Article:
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So the other day I came up with some ideas for photos to take that I thought might turn out to be quite popular!  Then again, maybe they wouldn’t; how do I know?

I can put them up at my website (the one you’re at right now), link to them from my Facebook page and Twitter, and wait for the accolades and viral madness to take off!

However, it seldom happens that way. You get a few likes and some nice comments, and then…your photos just sort of fade away into the ether of the vast Internet and nothing tangible ever comes of it. Your new photos that you had such high hopes for are seemingly forgotten by the Web Masses within a day or two.

So it struck me that there’s probably a better way to Get Your Photography “Out There” after you’ve completed a new series of photos or come up with a great (at least you think it might be) one-off shot. But what?

That’s when I decided I would formulate it as a question and send it to some of the photographers and photography editors & writers I know and see what they do or see other successful photographers doing…virtually off the top of their heads (I didn’t give them much time to answer).

Here’s the question I asked:

Say you’re a photographer and have taken a photo (either a single photo or a short series of photos) you think might make a splash in the media (online and/or elsewhere). What’s the best way to ‘get it out there’ in a relatively big way and quickly?

Below, I list the responses I received. (Most of the people I emailed gave me a response; photographers can be quite generous…:D).

If anyone else reading this post has anything they want to add, please use the comment form at the end of this post to share your experiences. Thank you!

And now the answers from my esteemed respondents…

David Carol
Photographer, Columnist at PDN Magazine

The truth is I never think like that. But, if I wanted a large group of people to see my work, for example the show I was in last year at The Museum of the City of New York. I would email everyone I know in the media and ask them to help me out and promote it through their online outlets. That usually helps.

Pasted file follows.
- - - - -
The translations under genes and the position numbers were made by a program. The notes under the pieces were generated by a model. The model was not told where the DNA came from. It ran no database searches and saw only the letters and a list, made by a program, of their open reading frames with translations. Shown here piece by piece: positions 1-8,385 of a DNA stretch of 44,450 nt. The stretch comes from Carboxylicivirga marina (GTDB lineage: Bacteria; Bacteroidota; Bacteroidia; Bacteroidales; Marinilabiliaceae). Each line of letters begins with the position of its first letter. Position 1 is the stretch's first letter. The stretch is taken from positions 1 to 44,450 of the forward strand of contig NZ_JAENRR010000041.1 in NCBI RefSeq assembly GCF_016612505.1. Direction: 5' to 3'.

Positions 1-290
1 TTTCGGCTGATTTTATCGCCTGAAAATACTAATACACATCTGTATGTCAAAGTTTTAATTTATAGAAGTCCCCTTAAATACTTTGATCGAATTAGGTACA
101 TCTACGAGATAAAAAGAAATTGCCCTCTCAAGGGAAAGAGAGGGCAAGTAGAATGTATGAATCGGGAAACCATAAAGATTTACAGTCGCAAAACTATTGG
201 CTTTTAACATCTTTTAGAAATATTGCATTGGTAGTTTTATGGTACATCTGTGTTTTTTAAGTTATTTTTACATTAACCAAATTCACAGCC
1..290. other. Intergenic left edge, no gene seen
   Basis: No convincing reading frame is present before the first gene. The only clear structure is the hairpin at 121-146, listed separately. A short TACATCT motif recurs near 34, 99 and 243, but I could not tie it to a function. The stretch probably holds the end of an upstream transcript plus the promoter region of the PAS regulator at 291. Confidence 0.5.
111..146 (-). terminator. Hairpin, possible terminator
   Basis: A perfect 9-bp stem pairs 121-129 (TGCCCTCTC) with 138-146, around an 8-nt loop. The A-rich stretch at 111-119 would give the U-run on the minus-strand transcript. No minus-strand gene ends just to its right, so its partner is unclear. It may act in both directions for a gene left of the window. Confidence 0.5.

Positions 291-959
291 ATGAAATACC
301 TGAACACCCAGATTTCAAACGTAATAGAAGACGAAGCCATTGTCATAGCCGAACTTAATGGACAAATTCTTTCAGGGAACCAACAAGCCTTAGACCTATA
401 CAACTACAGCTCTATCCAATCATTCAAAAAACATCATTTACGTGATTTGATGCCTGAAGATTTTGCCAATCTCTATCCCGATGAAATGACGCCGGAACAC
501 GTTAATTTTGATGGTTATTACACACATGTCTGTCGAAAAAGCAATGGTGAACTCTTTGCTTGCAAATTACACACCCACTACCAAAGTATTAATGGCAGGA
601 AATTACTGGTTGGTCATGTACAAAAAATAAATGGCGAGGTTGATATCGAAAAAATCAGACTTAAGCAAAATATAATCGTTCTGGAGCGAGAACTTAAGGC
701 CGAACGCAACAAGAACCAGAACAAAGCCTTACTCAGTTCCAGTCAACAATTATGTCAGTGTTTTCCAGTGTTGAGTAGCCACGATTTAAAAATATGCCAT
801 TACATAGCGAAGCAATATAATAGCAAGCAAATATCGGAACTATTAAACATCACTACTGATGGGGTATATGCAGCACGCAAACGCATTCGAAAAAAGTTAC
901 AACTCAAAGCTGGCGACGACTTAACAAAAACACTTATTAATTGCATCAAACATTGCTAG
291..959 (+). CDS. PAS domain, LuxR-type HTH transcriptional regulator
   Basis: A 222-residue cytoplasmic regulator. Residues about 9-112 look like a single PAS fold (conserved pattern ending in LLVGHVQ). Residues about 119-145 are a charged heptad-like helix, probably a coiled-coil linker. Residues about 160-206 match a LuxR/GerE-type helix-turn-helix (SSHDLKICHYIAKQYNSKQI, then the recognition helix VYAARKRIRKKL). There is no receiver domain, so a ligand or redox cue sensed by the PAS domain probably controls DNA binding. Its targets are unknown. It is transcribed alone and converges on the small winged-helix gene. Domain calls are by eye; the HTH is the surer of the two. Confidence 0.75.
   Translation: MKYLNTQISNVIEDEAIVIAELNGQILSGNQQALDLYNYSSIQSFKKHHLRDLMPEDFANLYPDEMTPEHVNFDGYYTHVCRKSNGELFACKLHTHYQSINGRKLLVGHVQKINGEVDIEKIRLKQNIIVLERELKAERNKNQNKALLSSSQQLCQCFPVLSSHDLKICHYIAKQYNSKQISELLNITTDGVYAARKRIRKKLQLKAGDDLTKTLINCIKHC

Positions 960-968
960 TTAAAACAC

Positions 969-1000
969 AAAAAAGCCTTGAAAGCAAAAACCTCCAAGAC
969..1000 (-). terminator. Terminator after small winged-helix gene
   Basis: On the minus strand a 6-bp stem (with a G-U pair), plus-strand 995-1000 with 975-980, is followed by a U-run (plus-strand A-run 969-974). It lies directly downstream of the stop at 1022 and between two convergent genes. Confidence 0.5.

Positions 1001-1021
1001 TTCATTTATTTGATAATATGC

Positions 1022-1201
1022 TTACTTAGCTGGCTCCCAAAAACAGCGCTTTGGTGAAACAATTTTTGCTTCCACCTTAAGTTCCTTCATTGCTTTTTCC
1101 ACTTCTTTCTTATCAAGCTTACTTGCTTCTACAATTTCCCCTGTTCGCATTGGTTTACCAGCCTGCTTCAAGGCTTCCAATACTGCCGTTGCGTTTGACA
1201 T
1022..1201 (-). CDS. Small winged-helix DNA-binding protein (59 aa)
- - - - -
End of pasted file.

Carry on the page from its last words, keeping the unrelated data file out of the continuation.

Aline Smithson
Creator and Editor of LENSCRATCH Blogzine, Photographer

There are a wide array of ways to promote an image or a series starting with all the social media outlets, like FB, Twitter, Tumblr, etc. Some photographers have garnered gallery representation from the posting of their photographs on FB or Instagram, while other prefer to keep imagery off pages where they lose control of the work.

I am a big fan of attending portfolio reviews when you have a new body of work to promote–the one-on-one exposure with significant reviewers can lead to many things.

There also are some outstanding calls for entry that allows work to be experienced far beyond gallery walls–some of may favorites are Critical Mass, CENTER, Center for Fine Art Photography, the Griffin Museum, Flash Forward, and PDN Photo Annual.

And finally, photographers can submit their work to blogs and magazines and hope to get published.

Just make sure your work is unique, has something to say, and is well executed. With the plethora of photographic images crossing our computer screens, it is getting more rare to find work that compels us to stop and take a second look.

David Bram
Editor of Fraction Magazine, Photographer

I would post a few small pictures along with a few sentences about the work on the Facebook page of the organization you’re trying to connect with. I would also tweet to the organization a link to the work (ie. “Hey @cnn, check out this tornado picture I just captured http://fractionmagazine.com/tornado”)

Almost all media outlets are now using both FB and twitter to connect with people and gather news.

Jonathan Blaustein
Photographer, Writer, Educator

Assuming a photographer is sitting on some genuinely important imagery, but is not already connected to a major media organization, I think I’d recommend Twitter. I’d suspect that tweeting a link to the images directly to a few important journalists, bloggers, and/or media outlets would get the right people’s attention.

Ruben Natal-San Miguel
Photographer, Photography Consultant
(Facebook, Website)

I always get my work out here. I ran my page on FB like a blog and since 95% of my Social Network here is Fine Art and Photography based (meaning Art Dealers, Curators, People in the Photography Industry etc, etc) words and images get out quicker. Also I like to include narrative, troubles and tribulations in order to get feedback and suggestions. I have gotten into exhibitions, art fairs and even gained representation from doing so. At the end of the day, it all depends what your social network is based on and how to manage it (or manipulated it).

Paris Visone
Documentary Photographer

You have to know the nerds behind the posting. For me, networking is key. Working hard and being nice is a deadly combination.


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